At its 1999 summit, the Organization of African Unity (OAU) said that from then on, any regime that mounted a coup would not be allowed to join the OAU and would not be welcome at OAU summits. The preamble to the Constitutive Act of the new African Union recognizes the need to “consolidate democratic institutions and culture, and to ensure good governance and the rule of law,” with an objective being to “promote democratic principles, popular participation and good governance.” The Principles (Article 4) reiterate this commitment; in addition, they specify “condemnation and rejection of unconstitutional changes of governments.”
The Conference on Security and Cooperation in Europe (CSCE) in 1990 reaffirmed its commitment to democracy in the Copenhagen Document, which provides that:

The participating states declare that the will of the people, freely and fairly expressed through periodic and genuine elections, is the basis of the authority and legitimacy of all government…they recognise their responsibility to defend and protect the people against the activities of persons, groups or organizations that engage in or refuse to renounce terrorism or violence aimed at the overthrow of that order or that of another participating state (para. 6).

In the Paris Charter adopted shortly after the Copenhagen Document, participating states agree to “support each other with the aim of making democratic gains irreversible.”

The CSCE meeting in Moscow following the failed Soviet coup attempt of August 1991 condemned coups and resolved to:
Support vigorously, in accordance with the Charter of the United Nations, in case of overthrow or attempted overthrow of a legitimately elected government of a participating State by undemocratic means, the legitimate organs of that State upholding human rights, democracy and the rule of law, recognizing their common commitment to countering any attempt to curb these basic values.

The Commonwealth of Nations, though it does not have a constituent document in the manner of other bodies, has endorsed democracy in significant declarations and suspended Zimbabwe for failing to uphold democracy in the March 2002 elections.

Peace and Security

The close link between human rights – including democracy – and peace is increasingly being recognized. As noted by the Carnegie Commission:

The original decision to enshrine a commitment to uphold human rights in the UN Charter reflected more than a humanitarian or idealist impulse of member governments. The founders of the UN were primarily interested in preventing another world war, and many had concluded that the terrible human rights abuses by the Nazis were the early warning signs of a potential aggressor.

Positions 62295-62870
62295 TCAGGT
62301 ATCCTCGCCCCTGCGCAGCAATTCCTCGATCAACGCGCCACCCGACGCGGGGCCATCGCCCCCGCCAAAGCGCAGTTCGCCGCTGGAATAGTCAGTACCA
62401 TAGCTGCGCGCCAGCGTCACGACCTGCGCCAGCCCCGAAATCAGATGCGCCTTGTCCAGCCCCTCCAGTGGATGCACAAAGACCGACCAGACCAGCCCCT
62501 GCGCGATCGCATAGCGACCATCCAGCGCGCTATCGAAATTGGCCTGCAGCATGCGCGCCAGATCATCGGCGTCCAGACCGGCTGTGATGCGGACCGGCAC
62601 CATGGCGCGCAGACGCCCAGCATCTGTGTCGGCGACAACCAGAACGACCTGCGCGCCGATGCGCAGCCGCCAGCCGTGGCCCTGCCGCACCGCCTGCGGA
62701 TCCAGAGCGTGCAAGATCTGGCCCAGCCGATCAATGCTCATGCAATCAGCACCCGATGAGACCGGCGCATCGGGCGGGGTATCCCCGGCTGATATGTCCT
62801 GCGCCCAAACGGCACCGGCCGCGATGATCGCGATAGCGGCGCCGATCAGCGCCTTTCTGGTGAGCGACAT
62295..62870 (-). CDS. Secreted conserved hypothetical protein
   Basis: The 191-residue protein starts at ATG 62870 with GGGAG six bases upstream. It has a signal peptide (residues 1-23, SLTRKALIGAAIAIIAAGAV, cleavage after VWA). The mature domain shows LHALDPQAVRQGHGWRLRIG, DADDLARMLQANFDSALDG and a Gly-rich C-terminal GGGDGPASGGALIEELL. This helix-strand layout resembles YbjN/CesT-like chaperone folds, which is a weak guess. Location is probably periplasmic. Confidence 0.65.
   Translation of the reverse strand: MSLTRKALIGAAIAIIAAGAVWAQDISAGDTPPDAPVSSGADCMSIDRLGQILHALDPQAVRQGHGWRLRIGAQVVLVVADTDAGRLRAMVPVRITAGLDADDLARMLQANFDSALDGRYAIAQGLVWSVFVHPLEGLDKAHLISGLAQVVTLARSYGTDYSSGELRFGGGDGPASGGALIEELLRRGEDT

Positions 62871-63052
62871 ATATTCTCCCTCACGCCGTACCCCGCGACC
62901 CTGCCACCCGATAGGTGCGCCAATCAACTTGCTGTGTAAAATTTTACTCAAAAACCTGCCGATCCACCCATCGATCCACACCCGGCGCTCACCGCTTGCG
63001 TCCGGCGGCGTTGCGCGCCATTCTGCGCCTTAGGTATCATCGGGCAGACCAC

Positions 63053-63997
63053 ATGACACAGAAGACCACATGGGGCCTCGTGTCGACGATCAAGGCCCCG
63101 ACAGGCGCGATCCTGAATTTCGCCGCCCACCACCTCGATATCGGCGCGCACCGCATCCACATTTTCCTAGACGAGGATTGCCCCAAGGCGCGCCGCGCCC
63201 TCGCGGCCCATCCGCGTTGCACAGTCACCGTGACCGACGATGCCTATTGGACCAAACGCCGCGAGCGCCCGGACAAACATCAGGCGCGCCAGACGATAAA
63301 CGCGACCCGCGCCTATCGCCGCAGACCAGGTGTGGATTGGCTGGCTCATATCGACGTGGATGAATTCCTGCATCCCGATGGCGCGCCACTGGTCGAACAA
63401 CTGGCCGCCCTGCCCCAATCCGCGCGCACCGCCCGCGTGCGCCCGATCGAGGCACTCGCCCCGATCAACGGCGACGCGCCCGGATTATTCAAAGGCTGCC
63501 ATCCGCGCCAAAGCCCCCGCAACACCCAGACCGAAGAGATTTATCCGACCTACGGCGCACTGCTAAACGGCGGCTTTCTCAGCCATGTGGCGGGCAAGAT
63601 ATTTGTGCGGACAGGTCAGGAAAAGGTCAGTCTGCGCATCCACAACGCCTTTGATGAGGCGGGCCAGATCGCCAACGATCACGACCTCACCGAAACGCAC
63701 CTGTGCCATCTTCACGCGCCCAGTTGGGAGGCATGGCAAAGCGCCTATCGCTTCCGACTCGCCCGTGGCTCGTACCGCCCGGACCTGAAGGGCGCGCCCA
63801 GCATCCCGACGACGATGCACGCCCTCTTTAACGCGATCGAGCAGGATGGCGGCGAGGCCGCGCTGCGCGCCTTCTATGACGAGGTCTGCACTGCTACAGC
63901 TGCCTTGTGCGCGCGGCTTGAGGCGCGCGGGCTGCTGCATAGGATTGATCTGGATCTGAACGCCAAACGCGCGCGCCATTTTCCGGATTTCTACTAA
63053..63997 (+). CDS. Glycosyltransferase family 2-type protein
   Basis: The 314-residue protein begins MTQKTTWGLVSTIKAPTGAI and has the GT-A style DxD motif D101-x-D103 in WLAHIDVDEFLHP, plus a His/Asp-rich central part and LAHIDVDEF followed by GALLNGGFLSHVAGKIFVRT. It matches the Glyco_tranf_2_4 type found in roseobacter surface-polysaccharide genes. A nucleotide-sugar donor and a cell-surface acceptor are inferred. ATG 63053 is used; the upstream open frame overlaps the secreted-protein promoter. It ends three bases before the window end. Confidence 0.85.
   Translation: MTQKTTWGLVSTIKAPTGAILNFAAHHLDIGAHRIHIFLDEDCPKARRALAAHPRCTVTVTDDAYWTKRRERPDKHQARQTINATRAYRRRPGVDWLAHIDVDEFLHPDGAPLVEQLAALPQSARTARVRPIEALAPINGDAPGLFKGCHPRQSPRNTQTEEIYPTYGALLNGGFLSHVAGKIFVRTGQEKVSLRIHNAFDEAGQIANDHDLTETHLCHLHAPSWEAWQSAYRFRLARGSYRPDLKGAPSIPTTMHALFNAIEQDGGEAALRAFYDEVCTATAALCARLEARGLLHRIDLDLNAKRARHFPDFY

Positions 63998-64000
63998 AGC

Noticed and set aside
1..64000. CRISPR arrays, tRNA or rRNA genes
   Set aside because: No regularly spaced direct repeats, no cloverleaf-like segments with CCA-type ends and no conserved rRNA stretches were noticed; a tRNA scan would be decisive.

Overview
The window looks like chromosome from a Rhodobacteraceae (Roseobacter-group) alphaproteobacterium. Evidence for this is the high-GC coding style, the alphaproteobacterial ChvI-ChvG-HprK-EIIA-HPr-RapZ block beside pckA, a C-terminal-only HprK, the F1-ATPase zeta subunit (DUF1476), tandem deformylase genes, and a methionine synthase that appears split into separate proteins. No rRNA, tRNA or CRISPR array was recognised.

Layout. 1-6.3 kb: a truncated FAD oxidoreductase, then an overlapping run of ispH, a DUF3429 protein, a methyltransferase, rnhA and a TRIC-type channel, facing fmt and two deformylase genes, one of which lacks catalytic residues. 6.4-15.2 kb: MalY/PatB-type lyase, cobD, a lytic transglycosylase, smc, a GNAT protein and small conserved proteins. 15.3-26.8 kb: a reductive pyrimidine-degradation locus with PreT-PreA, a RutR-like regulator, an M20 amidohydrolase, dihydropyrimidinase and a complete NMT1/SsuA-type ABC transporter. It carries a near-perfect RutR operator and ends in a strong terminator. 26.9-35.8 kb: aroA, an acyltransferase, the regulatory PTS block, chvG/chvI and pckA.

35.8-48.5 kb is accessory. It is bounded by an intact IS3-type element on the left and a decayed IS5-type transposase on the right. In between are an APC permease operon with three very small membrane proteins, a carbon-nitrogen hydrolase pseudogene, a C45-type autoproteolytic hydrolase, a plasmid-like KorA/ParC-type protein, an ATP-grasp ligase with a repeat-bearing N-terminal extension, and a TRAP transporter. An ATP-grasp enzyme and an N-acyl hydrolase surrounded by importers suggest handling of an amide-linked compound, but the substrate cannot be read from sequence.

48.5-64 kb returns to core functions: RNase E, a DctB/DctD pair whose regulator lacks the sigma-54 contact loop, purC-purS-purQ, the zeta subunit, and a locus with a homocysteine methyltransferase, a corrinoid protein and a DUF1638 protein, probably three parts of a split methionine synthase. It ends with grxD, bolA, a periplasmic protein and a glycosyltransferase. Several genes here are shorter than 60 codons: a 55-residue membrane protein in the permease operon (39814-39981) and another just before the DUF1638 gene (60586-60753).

Regional organizations make the same connection in the context of upholding democracy. The preamble to the OAS Charter, for example, states that “representative democracy is an indispensable condition for the stability, peace and development of the region.” The relevant literature also points to a strong argument that the spread of democracy is conducive to world peace. Democratization does reduce the risk of a country being involved in war, either as a target or as an initiator. The existence of “[s]hared power between the executive and legislature, each largely staffed by officials pressured by public opinion” is the aspect of democratization that reduces the probability of war; “to the extent that changes towards democracy bring with them constraints on the executive branch of government, the attendant reduction in the risk of war appears quite robust.” Further, the most reliable path to stable domestic peace in the long run is to democratize as much as possible, even though, in the short run, a democratizing country will have to live through an unsettling period of change.

Conversely, situations which are inimical to human safety occur in countries where democracy is spectacularly missing or threatened: authoritarian, repressive regimes are also a threat to world peace. Not only do they create suffering and economic deprivation at the domestic level, but the rapidly expanding refugee flows from such countries have security implications. As demonstrated by events in the Great Lakes region of central Africa, refugee warriors can regionalize the conflict of their country of origin by employing refugee camps as a base of operations and refugees as a shield. In these cases, forced migration represents a direct security burden. Further, changes are likely in the balance of political opportunity and feelings of relative deprivation within a community hosting refugees. The effects of these changes will be compounded by the challenges to group identity, which can exacerbate preexisting tensions within a country and lead to conflict. In these cases, migrants cause an indirect security burden, which is potentially as explosive as the direct security burden.

In analyzing action by the Security Council under Chapter VII of the UN Charter, even cautious analysts such as Michael Byers and Simon Chesterman argue that: